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Florida governor approves limited legalization of medical marijuana

[JURIST] Florida Governor Rick Scott [official website] on Monday signed [press release] a bill [text] allowing a non-euphoric strain of marijuana to be used for the treatment of epilepsy, cancer and amyotrophic lateral sclerosis (ALS). The Compassionate Medical Cannabis Act garnered bipartisan support and was passed by the State Assembly this spring. Beginning in January of 2015 doctors will be able to prescribe this medicinal strain known as Charlotte's Web. The bill also allows for $1 million to be used for medical marijuana research. In November voters will have the chance to vote on amending the state constitution [JURIST report] on the legality of medical marijuana.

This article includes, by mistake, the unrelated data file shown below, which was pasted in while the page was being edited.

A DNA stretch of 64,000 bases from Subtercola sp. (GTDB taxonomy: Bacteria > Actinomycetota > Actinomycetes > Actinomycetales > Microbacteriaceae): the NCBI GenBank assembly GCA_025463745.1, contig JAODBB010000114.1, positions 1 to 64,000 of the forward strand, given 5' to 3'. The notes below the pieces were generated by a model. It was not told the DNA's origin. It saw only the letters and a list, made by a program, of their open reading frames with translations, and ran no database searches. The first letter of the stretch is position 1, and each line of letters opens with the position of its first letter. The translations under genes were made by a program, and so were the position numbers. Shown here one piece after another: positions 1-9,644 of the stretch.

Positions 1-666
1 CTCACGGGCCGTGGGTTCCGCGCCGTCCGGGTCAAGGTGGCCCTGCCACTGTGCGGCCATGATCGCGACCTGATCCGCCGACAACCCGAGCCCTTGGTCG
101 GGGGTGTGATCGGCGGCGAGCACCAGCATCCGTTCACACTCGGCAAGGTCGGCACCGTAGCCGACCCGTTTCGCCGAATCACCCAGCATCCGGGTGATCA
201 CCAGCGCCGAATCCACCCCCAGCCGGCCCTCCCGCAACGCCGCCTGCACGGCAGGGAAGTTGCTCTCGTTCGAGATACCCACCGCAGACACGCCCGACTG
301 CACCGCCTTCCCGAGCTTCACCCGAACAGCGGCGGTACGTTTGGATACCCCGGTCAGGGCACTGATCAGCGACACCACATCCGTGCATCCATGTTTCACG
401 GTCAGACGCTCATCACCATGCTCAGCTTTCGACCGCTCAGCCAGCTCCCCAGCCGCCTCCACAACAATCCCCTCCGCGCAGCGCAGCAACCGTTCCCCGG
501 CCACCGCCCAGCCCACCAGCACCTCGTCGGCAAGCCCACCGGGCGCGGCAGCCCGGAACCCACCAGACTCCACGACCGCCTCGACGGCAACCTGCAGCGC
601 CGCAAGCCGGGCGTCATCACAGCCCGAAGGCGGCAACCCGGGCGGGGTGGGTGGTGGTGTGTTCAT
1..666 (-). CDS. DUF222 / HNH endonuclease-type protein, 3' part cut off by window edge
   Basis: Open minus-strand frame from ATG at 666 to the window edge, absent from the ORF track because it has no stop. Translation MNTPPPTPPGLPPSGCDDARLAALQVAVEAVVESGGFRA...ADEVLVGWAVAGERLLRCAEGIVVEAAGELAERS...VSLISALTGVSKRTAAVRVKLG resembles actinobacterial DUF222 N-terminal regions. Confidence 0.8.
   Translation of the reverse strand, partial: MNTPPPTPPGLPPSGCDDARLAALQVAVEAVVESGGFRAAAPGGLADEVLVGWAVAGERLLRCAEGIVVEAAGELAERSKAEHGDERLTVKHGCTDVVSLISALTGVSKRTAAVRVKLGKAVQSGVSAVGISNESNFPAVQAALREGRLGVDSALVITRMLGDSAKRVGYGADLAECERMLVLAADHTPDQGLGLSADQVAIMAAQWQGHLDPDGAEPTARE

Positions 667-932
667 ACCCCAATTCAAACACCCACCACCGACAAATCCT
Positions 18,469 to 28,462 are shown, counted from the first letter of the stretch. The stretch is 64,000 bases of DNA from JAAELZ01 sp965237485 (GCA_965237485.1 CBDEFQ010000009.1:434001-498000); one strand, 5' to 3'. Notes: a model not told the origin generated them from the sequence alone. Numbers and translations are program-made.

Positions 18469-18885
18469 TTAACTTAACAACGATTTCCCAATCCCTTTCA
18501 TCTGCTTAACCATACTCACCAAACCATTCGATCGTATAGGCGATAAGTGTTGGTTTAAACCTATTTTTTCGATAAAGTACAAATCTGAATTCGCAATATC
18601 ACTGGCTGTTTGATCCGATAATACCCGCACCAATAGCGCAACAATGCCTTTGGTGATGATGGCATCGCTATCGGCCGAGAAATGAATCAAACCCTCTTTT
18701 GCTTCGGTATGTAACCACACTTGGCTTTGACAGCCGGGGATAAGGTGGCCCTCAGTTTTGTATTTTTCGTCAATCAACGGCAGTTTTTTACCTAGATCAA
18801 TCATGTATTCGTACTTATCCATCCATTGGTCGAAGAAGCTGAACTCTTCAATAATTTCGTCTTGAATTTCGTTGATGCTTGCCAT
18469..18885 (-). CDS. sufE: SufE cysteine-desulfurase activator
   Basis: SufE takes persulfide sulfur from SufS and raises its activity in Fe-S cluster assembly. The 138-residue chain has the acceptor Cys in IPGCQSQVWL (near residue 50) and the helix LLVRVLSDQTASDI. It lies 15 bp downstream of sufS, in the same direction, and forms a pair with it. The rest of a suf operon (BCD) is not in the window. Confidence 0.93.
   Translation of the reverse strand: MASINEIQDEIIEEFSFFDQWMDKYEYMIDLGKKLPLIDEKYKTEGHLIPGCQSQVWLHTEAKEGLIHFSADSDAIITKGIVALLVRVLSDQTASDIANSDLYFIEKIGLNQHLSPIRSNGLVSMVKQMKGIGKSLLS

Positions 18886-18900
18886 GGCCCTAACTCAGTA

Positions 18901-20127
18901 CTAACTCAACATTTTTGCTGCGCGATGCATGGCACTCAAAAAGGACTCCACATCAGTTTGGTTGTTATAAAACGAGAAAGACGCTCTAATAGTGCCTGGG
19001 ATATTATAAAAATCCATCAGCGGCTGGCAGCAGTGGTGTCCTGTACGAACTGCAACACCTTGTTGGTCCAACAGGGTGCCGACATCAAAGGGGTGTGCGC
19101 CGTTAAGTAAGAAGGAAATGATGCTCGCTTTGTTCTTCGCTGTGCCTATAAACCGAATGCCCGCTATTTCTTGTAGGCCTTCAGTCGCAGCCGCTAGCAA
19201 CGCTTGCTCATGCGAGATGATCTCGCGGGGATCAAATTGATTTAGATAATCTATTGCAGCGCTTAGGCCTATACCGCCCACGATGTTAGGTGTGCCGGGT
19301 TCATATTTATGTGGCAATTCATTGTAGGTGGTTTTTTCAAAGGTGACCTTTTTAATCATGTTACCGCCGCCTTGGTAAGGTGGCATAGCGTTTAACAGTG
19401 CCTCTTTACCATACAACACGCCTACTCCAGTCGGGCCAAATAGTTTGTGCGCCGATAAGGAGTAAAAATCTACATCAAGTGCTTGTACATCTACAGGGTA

The use of marijuana for medical purposes and the legalization of marijuana [JURIST backgrounder] for recreational use has garnered more legal support [Marijuana Policy Project website] in the US in recent months. Minnesota lawmakers in May approved a bill legalizing medical marijuana [JURIST report] in pill or liquid form for a limited number of patients who suffer from severe or fatal illnesses. Last month the Maryland House of Representatives passed a bill [JURIST report] that would decriminalize the possession of small amounts of marijuana. Earlier in April Washington DC Mayor Vincent Gray signed a bill [JURIST report] that would decriminalize marijuana possession in the District of Columbia for up to an ounce. In Marcn the Colorado Supreme Court ruled [JURIST report] that lawyers can advise marijuana businesses in the state without fear of violating state attorney ethics laws. Also in March the Arizona chapter of the American Civil Liberties Union (ACLU) [official website] succeeded [JURIST report] in a lawsuit to defend the rights of Arizonans to use marijuana extracts for medical conditions. In the same month the state senate in Georgia unanimously approved a house version [JURIST reports] of a groundbreaking medical marijuana bill for the state.

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